Ultrafine particles from coal-fired power plants are disrupting rainfall patterns more than 1000km away, a new study has found.
The 15-year study by researchers in South Australia and Germany mapped the source, journey and effect of ultrafine particles in the lower troposphere.
It found that filtration systems on modern coal-fired power stations are the biggest individual source of ultrafine particles (UFPs) ahead of urban road traffic.
Results were gathered using ultralight research trikes and other small aircraft around the world, including Mongolia, Germany, Mexico, China and Australia. The flying laboratories are equipped with highly sensitive instruments and sensors measuring dust particles, trace gases, temperature, humidity, wind and energy balances.
The research aircraft followed the ultrafine particles for more than 1000km and could still identify from which power plant they originated.
The paper, published in the Bulletin of the American Meteorological Society, identifies ultrafine particles as particles smaller than 100 nanometres.
Although the pollution isn’t visible to the naked eye, and they don’t generate haze and are difficult to detect with optical equipment — these particles have been previously linked to respiratory issues.
The new research also links the ultrafine particles to weather disruptions such as a lack of rainfall near the power stations and increased rain intensity in pockets further away.
The study was led by Professor Jorg Hacker from the Adelaide-based Airborne Research Australia, which is affiliated with Flinders University in South Australia, and Professor Wolfgang Junkermann from the Karlsruhe Institute of Technology (KIT) in Germany.
Professor Hacker said when emitted, the miniscule particles could travel hundreds of kilometres and grow by coagulation and chemical processes. He said the ultrafine particles grew to sizes of about 40 nanometers after two to three hours of travel and became additional cloud condensation nuclei, which then leads to a much larger number of small cloud droplets to form than from natural processes.
“These cloud droplets are too small to fall out of the cloud immediately, whereas further away you can get very intense rainfalls,” he said.
“If you change the rainfall distribution, that is a dramatic effect. It changes the hydrology of the land.
“The effect is that you do not get less rain but the distribution is different. That means that there can be less rain close to the power station and more intense rain further away.”
Coal-fired power plants generate UFPs through a filtration system developed to combat sulphuric acid, also known as acid rain.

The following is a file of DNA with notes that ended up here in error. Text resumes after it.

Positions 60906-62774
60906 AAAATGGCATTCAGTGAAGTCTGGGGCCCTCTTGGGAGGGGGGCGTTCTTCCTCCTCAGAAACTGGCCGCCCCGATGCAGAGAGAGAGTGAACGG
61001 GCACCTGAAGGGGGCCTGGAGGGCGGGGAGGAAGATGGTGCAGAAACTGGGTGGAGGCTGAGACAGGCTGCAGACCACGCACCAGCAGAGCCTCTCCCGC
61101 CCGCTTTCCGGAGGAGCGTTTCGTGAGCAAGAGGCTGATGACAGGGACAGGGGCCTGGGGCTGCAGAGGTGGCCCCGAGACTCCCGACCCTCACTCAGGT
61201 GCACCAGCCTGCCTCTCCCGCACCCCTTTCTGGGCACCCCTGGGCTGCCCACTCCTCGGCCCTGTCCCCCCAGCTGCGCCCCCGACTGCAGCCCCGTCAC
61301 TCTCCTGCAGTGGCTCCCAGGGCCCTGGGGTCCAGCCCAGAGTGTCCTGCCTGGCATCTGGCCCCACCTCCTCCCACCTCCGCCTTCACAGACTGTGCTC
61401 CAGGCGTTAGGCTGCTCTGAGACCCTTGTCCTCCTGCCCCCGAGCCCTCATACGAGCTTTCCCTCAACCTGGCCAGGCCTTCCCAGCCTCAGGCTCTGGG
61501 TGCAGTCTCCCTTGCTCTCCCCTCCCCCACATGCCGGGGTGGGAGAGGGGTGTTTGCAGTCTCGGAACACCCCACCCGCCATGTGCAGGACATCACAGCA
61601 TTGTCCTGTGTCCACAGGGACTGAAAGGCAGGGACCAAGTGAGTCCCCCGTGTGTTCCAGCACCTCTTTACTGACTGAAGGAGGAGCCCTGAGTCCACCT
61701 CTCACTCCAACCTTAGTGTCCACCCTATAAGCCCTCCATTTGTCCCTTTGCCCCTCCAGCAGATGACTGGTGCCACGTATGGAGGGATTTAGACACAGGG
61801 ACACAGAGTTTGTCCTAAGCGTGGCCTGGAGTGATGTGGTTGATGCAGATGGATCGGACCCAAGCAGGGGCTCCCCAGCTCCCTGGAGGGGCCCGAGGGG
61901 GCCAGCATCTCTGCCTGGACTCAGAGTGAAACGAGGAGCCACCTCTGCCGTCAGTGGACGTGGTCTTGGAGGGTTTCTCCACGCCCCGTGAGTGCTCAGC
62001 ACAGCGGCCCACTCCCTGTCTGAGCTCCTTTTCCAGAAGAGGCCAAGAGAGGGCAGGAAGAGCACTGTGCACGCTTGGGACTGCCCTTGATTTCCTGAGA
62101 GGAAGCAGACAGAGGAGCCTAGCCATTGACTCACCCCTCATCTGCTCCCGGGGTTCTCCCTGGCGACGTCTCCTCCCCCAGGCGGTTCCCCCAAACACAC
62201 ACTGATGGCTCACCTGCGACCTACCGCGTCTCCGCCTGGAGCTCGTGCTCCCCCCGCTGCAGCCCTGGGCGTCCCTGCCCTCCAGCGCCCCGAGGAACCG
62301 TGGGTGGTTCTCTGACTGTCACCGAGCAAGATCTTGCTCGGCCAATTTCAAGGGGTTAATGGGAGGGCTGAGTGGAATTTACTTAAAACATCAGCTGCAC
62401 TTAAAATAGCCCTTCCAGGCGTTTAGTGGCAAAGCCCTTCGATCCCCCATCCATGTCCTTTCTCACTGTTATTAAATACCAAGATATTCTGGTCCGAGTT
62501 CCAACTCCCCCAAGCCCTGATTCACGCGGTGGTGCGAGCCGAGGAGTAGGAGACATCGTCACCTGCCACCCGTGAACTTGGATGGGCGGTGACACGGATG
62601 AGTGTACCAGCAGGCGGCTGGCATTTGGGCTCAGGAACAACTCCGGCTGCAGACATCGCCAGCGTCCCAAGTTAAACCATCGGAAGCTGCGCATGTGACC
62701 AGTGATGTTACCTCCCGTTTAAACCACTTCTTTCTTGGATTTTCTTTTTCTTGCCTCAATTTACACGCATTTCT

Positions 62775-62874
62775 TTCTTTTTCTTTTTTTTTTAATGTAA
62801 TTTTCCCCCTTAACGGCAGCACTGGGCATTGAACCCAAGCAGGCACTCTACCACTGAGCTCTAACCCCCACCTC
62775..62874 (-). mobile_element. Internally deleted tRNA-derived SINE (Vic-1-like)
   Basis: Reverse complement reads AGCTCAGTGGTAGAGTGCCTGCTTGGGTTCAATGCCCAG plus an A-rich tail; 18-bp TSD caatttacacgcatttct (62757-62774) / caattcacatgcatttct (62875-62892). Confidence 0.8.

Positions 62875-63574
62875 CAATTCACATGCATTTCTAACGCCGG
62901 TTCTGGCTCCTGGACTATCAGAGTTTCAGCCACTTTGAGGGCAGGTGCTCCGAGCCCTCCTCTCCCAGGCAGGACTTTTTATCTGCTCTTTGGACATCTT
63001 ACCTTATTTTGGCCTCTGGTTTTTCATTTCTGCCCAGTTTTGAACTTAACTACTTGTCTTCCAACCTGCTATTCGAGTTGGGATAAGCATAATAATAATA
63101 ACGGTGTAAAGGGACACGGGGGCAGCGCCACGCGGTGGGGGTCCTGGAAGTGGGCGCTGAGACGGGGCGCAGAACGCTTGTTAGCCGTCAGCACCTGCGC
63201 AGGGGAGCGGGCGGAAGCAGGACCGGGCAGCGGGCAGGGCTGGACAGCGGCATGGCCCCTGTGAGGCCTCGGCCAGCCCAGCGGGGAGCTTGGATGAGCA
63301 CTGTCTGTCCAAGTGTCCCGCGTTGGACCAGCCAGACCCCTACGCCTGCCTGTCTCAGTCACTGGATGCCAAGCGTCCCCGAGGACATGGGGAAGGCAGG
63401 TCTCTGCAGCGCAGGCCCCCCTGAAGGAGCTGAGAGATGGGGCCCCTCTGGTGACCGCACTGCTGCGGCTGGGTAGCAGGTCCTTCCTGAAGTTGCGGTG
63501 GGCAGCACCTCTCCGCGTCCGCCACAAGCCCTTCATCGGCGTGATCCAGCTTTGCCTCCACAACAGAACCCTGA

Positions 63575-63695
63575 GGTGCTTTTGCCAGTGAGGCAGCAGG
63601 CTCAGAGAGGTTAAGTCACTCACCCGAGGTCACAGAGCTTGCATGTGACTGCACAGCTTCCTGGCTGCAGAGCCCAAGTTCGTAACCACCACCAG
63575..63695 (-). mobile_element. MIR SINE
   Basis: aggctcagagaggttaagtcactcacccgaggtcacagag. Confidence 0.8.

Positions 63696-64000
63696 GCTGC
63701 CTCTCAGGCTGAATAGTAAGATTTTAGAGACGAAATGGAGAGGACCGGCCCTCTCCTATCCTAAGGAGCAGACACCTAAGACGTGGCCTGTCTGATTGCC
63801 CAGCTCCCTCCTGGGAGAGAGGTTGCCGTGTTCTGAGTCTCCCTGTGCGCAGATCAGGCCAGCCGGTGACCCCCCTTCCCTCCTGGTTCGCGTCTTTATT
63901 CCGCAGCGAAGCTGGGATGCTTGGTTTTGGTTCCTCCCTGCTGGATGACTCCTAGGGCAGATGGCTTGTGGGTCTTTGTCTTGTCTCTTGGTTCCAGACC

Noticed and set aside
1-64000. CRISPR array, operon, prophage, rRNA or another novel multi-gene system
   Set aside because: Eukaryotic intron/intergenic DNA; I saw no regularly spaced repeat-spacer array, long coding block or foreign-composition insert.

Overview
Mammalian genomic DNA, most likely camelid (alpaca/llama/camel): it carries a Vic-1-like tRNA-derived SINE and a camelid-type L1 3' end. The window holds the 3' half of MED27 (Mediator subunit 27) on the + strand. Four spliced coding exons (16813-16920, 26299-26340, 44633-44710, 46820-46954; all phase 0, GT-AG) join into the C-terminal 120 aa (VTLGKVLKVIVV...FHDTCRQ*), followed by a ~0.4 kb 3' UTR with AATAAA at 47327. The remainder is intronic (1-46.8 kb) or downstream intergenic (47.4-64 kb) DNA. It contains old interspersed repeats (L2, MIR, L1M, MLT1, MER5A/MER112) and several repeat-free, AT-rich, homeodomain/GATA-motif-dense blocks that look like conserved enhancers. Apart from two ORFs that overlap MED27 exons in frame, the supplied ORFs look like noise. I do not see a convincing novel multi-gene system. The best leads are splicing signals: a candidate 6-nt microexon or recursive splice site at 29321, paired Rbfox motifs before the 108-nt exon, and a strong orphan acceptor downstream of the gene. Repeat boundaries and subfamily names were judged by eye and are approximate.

South Australia leads the nation in the uptake of wind energy and roof-top solar with renewable sources accounting for more than 50 per cent of the electricity generated in the state.
This followed the closure of two coal-fired power stations in recent years, which has forced up electricity prices and increased South Australia’s reliance on energy supplies from the eastern Australian states, particularly in times of peak demand.
The researchers tracked UFPs emitted from the Port Augusta coal-fired station in South Australia before it closed in 2016. They found ultrafine particles at elevated levels at Chinchilla in Queensland, which they were able to trace back to Port Augusta more than 1400km southwest.
“Although the Port Augusta particles had decreased to relatively low concentrations by then they were still clearly identifiable,” Professor Hacker said.
“When we then investigated the particle plume from the Kogan Creek powerplant about 20km upwind from Chinchilla, we looked at the instrument readout and said ‘well, we should really wear masks here’ because the particle concentration had shot up to 70, 80, 90 thousand particles per cubic centimetre.”
Specifically, in regions with conspicuous precipitation trends such as inland southwestern Australia and Queensland, the researchers found that UFP concentrations have increased constantly and could be linked to emissions made by coal-fired power stations and refineries.
Many parts of Australia are experiencing severe drought conditions at the moment while other areas, particularly along the east coast are being hit by heavy rainstorms.
Professor Hacker said coal-fired power stations should be modified to collect ultrafine particles but conceded that it would be very expensive to do so.
He said meteorologists should also take these emissions into account when predicting rain patterns.
“We are not saying all droughts are caused by ultrafine particles — that’s unrealistic,” Professor Hacker said.
“But there definitely is an influence, and there is a statistical increase of intense high rainfall along the Queensland coast.
“There must be some connection between them — the physics are clear.”